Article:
Krista C. GrahamKrista Graham was born in Lexington, Kentucky in July of 1988. She has endured many traumatic events as a child, including two divorces with the same parents, child abuse, and a mother in prison. Her mother was released from jail sober, but quickly became addicted once again. Krista showed early signs of childhood onset of mental illness. At age 7 she would lock herself in the closet and pray to die. By age 14 her record at school, along with her social life and reputation went down the drain as the unnamed illness became worse. Once an “outstanding student” was now looked upon as a criminal due to some vandalism and selling her mother’s prescription drugs. After two suicide attempts she became known as “that crazy girl”. She had some counseling and was thought to have bipolar disorder but the doctor and counselor had problems diagnosing a 16 year old. At the age of 20 she tried to get off of her antidepressant venlafaxine, and suffered extreme mania and a sudden major depression. Then the diagnosis was made that she was bipolar with psychotic symptoms. Also taking into consideration she has a family history of manic depression, she at 21 is in therapy and working to finding the right combination of medication to get her stablized. She is currently on Lamotrigine, Aripiprazole, Escitalopram Oxalate and Hydroxyzine for sleep. Krista is presently attending college and majoring in art education.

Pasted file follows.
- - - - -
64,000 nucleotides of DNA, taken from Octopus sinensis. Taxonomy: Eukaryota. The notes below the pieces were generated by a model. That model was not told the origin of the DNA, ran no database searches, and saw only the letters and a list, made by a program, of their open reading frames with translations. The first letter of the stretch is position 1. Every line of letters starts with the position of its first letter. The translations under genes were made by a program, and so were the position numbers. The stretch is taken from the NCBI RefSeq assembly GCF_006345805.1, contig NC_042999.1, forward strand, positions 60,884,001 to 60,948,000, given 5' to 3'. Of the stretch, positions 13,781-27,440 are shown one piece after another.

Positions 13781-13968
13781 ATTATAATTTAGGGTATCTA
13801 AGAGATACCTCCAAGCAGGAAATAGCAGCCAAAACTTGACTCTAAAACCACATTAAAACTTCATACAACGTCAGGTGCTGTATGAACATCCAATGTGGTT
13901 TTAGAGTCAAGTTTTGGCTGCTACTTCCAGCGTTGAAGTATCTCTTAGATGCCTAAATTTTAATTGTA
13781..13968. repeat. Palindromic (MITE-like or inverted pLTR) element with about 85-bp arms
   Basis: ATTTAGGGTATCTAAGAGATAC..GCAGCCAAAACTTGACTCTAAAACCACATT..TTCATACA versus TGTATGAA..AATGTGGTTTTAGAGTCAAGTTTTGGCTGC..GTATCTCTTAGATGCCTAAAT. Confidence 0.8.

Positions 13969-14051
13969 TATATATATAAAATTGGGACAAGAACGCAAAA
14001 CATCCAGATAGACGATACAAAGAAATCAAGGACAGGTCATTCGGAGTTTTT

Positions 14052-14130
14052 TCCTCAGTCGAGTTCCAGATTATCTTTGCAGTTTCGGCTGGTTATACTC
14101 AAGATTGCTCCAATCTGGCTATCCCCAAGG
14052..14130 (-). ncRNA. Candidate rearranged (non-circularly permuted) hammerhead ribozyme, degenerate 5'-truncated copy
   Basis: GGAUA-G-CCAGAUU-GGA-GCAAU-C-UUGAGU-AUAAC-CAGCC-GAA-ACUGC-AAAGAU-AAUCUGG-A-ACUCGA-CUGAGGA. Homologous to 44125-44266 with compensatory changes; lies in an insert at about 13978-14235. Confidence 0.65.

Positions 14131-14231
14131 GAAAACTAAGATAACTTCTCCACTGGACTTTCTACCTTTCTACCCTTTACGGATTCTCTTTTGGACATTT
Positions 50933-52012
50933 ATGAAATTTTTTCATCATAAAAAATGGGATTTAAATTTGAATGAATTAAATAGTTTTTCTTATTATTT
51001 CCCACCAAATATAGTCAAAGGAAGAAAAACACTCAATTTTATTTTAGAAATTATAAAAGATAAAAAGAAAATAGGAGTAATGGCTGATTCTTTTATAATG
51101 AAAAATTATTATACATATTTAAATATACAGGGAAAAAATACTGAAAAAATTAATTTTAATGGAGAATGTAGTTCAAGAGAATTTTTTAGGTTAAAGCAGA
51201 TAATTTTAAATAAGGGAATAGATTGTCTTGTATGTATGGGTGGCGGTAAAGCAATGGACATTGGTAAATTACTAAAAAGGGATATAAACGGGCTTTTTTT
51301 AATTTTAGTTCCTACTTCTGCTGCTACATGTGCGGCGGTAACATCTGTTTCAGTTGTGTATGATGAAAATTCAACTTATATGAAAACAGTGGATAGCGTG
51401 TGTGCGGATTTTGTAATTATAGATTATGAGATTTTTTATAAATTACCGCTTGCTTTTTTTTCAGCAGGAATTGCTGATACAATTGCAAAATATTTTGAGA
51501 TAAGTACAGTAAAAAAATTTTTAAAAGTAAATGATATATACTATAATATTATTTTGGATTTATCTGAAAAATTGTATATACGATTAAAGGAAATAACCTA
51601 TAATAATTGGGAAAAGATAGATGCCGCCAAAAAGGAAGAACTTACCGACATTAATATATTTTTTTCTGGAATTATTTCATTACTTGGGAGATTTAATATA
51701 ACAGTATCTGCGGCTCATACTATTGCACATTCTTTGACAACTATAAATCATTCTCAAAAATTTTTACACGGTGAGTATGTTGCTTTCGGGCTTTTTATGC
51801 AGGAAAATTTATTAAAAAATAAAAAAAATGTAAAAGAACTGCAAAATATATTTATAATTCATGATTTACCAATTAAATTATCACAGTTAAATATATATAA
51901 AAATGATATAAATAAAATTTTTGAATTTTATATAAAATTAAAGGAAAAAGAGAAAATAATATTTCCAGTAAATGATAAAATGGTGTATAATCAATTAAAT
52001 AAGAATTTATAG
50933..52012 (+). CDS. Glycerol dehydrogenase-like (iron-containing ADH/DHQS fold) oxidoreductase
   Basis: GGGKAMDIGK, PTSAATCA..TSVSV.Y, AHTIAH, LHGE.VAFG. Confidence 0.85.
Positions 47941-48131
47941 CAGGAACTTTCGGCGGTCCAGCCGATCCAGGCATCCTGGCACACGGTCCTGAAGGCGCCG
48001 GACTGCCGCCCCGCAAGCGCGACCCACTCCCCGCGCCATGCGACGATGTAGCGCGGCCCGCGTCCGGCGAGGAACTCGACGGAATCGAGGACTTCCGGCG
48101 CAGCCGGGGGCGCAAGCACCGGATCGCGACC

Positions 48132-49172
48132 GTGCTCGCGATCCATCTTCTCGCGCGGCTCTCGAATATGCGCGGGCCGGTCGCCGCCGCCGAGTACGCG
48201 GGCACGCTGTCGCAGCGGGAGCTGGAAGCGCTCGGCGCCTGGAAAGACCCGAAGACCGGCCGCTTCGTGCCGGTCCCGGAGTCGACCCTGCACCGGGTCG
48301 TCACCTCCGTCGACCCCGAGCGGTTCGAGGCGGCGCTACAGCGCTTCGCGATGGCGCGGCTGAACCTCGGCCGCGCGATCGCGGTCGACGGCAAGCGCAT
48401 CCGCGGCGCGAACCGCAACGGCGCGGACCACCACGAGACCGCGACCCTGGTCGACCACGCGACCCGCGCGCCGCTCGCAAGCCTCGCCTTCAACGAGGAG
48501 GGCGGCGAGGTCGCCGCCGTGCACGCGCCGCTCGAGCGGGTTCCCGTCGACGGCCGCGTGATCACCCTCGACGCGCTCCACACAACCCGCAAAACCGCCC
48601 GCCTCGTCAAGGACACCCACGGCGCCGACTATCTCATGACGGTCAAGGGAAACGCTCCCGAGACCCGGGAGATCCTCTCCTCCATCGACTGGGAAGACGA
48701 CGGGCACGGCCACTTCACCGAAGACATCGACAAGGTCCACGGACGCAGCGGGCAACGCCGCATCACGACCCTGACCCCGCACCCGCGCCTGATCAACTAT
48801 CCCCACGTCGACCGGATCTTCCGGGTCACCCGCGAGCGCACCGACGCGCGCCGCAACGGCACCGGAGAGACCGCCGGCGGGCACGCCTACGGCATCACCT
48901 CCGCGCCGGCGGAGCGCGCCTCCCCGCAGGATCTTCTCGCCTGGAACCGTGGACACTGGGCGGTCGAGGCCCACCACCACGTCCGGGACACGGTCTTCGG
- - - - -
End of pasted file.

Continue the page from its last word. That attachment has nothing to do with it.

Philippa King

Philippa KingPhilippa King was born April, 1981 in Reading, England. She was diagnosed with bipolar-type schizoaffective disorder. She became seriously ill at the age of sixteen, however, the roots of her mental health difficulties can be traced back to her early childhood. She was Sectioned (involuntarily admitted to a psychiatric hospital) in 2002 at the age of twenty one, and seven years since then, she is still not well. In spite of the medication she takes she still experiences deep depressions, explosive mania, destructive mixed moods, psychosis, and schizophrenic symptoms which are sometimes accompanied by self-injury and suicide attempts. Philippa is a painter using traditional media. She says, "I am entirely self-taught and painting for me has grown from a mere hobby to a full-time passion." Critical of the mental health care system in the UK she would like to see it be more responsive to the needs of the individual and the mental health community at large. At present Philippa is not in therapy. She is being treated with antipsychotic and anticonvulsant medication.

John Poole